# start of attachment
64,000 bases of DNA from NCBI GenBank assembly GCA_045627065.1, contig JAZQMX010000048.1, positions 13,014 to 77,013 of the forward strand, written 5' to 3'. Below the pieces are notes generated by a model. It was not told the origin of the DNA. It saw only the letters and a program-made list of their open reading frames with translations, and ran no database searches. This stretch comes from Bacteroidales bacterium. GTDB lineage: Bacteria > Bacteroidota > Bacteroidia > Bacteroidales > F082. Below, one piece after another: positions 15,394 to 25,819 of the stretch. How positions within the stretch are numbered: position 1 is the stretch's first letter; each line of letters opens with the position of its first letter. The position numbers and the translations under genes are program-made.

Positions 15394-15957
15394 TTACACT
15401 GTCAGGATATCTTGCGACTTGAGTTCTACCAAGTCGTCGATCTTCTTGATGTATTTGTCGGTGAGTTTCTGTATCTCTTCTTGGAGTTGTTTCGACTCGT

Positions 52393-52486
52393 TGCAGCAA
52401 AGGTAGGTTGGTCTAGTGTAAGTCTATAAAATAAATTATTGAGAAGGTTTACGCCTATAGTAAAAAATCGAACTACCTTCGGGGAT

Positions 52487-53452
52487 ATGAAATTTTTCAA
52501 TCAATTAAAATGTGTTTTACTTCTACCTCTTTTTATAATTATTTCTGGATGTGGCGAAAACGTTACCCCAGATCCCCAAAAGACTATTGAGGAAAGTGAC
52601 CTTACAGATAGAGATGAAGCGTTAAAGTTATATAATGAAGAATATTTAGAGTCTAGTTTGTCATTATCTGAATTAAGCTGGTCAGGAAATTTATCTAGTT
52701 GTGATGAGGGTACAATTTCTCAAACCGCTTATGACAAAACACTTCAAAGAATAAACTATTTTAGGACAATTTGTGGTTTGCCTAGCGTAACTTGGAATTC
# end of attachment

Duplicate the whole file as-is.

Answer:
64,000 bases of DNA from NCBI GenBank assembly GCA_045627065.1, contig JAZQMX010000048.1, positions 13,014 to 77,013 of the forward strand, written 5' to 3'. Below the pieces are notes generated by a model. It was not told the origin of the DNA. It saw only the letters and a program-made list of their open reading frames with translations, and ran no database searches. This stretch comes from Bacteroidales bacterium. GTDB lineage: Bacteria > Bacteroidota > Bacteroidia > Bacteroidales > F082. Below, one piece after another: positions 15,394 to 25,819 of the stretch. How positions within the stretch are numbered: position 1 is the stretch's first letter; each line of letters opens with the position of its first letter. The position numbers and the translations under genes are program-made.

Positions 15394-15957
15394 TTACACT
15401 GTCAGGATATCTTGCGACTTGAGTTCTACCAAGTCGTCGATCTTCTTGATGTATTTGTCGGTGAGTTTCTGTATCTCTTCTTGGAGTTGTTTCGACTCGT

Positions 52393-52486
52393 TGCAGCAA
52401 AGGTAGGTTGGTCTAGTGTAAGTCTATAAAATAAATTATTGAGAAGGTTTACGCCTATAGTAAAAAATCGAACTACCTTCGGGGAT

Positions 52487-53452
52487 ATGAAATTTTTCAA
52501 TCAATTAAAATGTGTTTTACTTCTACCTCTTTTTATAATTATTTCTGGATGTGGCGAAAACGTTACCCCAGATCCCCAAAAGACTATTGAGGAAAGTGAC
52601 CTTACAGATAGAGATGAAGCGTTAAAGTTATATAATGAAGAATATTTAGAGTCTAGTTTGTCATTATCTGAATTAAGCTGGTCAGGAAATTTATCTAGTT
52701 GTGATGAGGGTACAATTTCTCAAACCGCTTATGACAAAACACTTCAAAGAATAAACTATTTTAGGACAATTTGTGGTTTGCCTAGCGTAACTTGGAATTC